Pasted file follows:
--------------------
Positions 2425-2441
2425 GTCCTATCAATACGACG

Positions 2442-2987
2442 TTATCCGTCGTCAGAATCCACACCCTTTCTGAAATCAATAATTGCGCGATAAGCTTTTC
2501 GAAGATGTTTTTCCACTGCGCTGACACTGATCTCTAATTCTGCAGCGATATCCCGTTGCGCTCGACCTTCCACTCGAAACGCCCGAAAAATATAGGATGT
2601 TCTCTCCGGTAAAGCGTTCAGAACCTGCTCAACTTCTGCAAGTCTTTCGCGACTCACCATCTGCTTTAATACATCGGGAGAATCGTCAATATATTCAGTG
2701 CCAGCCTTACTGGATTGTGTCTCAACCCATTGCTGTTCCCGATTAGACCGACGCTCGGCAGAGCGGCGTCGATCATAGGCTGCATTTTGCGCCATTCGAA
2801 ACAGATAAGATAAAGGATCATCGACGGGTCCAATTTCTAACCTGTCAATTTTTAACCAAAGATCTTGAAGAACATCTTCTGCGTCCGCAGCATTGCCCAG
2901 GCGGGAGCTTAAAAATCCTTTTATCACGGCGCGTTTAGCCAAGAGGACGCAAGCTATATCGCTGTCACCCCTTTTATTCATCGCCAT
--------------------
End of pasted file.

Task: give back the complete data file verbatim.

Positions 2425-2441
2425 GTCCTATCAATACGACG

Positions 2442-2987
2442 TTATCCGTCGTCAGAATCCACACCCTTTCTGAAATCAATAATTGCGCGATAAGCTTTTC
2501 GAAGATGTTTTTCCACTGCGCTGACACTGATCTCTAATTCTGCAGCGATATCCCGTTGCGCTCGACCTTCCACTCGAAACGCCCGAAAAATATAGGATGT
2601 TCTCTCCGGTAAAGCGTTCAGAACCTGCTCAACTTCTGCAAGTCTTTCGCGACTCACCATCTGCTTTAATACATCGGGAGAATCGTCAATATATTCAGTG
2701 CCAGCCTTACTGGATTGTGTCTCAACCCATTGCTGTTCCCGATTAGACCGACGCTCGGCAGAGCGGCGTCGATCATAGGCTGCATTTTGCGCCATTCGAA
2801 ACAGATAAGATAAAGGATCATCGACGGGTCCAATTTCTAACCTGTCAATTTTTAACCAAAGATCTTGAAGAACATCTTCTGCGTCCGCAGCATTGCCCAG
2901 GCGGGAGCTTAAAAATCCTTTTATCACGGCGCGTTTAGCCAAGAGGACGCAAGCTATATCGCTGTCACCCCTTTTATTCATCGCCAT